I had no idea I was auditioning for a Marvel film until they flew me to Sydney for a screen test. After doing a screen test with Simu Liu, I got the role of Shang-Chi’s sister, Xu Xialing. It was my first film. I was so excited, like I won the biggest prize in the world, but I couldn’t tell anyone about it. I just told myself, “Don’t mess it up.” We started training and pre-production in November of 2019, and that’s when I met Yung.

Yung: That fall, I went to Sydney with Brad Allan’s team to start work on Shang-Chi. As a Chinese-Canadian, I was so excited to work on Marvel’s first Asian superhero movie. It’s such an important film. Meng’er and I have totally different recollections of our first time meeting each other. The way I remember it, we bumped into each other in the lunchroom while we were heating up our meals. She was wearing Adidas shorts and a tank top and was leaning against the wall, holding onto a stuffed animal that she brought with her to training. I said, “What’s the little guy’s name?” And she said, “Sherbert.” I thought, this girl is cool, and sort of weird, and I like it.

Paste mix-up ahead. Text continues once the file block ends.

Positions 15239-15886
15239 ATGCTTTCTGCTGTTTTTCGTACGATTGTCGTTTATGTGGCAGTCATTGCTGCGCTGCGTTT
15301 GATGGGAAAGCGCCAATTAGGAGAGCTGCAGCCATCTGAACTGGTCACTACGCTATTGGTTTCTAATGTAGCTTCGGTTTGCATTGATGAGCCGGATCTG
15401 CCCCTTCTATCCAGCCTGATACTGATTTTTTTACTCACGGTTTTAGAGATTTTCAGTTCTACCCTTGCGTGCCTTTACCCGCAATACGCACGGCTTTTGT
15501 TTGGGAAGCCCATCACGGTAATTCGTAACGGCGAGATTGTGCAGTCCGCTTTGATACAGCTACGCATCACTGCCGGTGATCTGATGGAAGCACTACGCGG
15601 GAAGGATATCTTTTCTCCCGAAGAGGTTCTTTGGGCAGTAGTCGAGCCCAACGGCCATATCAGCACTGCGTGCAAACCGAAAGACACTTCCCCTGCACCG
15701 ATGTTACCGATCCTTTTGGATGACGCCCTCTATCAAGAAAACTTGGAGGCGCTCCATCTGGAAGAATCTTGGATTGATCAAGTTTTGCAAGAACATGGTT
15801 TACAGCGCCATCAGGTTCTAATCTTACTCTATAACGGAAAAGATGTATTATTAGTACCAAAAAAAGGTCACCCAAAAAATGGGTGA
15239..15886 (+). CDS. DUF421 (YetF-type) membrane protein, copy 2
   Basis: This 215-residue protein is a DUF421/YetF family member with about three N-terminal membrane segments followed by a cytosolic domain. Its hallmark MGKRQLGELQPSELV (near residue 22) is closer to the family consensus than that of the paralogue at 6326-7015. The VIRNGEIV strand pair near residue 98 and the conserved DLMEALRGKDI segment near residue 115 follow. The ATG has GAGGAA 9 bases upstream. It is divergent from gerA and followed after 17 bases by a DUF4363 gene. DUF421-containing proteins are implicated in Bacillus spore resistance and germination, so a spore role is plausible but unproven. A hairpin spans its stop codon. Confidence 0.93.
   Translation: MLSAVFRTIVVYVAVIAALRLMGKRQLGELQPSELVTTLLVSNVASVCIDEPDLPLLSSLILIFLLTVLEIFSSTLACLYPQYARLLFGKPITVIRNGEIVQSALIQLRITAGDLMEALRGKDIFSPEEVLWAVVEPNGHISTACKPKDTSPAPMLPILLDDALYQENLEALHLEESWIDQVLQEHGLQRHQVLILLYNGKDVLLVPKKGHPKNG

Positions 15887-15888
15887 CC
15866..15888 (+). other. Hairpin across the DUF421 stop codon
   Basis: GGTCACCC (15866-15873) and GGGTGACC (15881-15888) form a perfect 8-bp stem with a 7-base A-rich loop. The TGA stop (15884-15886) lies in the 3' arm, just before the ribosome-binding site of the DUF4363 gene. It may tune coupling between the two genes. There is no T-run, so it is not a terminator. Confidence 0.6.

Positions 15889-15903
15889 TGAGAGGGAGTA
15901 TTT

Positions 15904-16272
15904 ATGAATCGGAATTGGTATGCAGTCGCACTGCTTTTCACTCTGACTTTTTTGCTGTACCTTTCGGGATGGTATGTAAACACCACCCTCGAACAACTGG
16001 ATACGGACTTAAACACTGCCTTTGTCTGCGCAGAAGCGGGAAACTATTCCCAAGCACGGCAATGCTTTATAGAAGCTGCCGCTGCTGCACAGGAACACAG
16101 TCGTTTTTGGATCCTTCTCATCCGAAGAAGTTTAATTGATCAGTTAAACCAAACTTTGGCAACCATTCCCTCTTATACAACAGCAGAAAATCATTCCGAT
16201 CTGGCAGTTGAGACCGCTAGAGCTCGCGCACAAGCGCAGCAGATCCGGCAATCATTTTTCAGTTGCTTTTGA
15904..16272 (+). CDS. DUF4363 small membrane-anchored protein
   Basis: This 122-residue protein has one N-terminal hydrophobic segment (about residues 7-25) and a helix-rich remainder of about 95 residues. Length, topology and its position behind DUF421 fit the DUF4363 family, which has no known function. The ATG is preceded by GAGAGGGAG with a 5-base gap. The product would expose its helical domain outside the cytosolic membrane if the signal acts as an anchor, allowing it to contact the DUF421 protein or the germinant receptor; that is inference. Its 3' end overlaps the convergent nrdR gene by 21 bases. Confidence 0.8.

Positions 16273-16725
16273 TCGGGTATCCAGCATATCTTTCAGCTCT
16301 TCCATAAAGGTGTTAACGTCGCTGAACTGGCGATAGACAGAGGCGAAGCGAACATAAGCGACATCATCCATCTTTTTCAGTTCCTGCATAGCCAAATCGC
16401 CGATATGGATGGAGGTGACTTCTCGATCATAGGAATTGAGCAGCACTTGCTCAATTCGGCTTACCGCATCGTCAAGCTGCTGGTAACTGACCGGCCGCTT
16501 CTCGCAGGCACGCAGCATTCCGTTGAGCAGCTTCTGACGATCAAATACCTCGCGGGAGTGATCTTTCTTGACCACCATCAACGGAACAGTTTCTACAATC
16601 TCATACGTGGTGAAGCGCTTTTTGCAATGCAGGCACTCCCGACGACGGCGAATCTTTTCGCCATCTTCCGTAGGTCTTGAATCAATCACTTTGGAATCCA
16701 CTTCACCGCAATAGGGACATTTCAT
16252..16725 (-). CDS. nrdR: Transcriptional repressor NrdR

Meng’er: In my memory, we didn’t talk to each other until a week later, when there was a Thanksgiving barbecue with the cast and crew on the lot. We sat across from each other, and he was the only one who talked to me. He told me about North American culture and Thanksgiving traditions. I’m introverted and English isn’t my first language, so I was still struggling to express myself. But Yung is easy to talk to, so I always felt comfortable around him.

Yung: We had a pretty tight squad with Simu and the crew at that point. I wanted to make Meng’er feel included, so I asked some questions about her life and her background. A few days later, the group organized a movie night to see Ford v. Ferrari. Meng’er and I were the only ones that showed up. Everyone else bailed, so it was just the two of us. We watched the movie, then we had dinner and got to know each other. It was still a friendly vibe at this point, though. It was technically a date but it didn’t feel like it.


Meng’er: A week after that, the cast and crew went out together. We did an all-you-can-eat kobe-wagyu barbecue dinner, then we hung out at Simu’s place and played board games and video games.,I left my phone in an Uber on my way home. The next day, Yung helped me track down my phone. We knocked on over 20 doors in different apartment buildings trying to find it, based on the location of the phone-tracking app. It wasn’t until Yung played a detective and asked me to describe the Uber driver. He was a middle-aged Chinese man, Yung said then he must have several children because no middle-aged man would work so hard late at night unless he had children to feed. So we listened out for sounds of children playing at each door until we found one. Yung was right—it was the Uber driver’s home, and we got the phone back.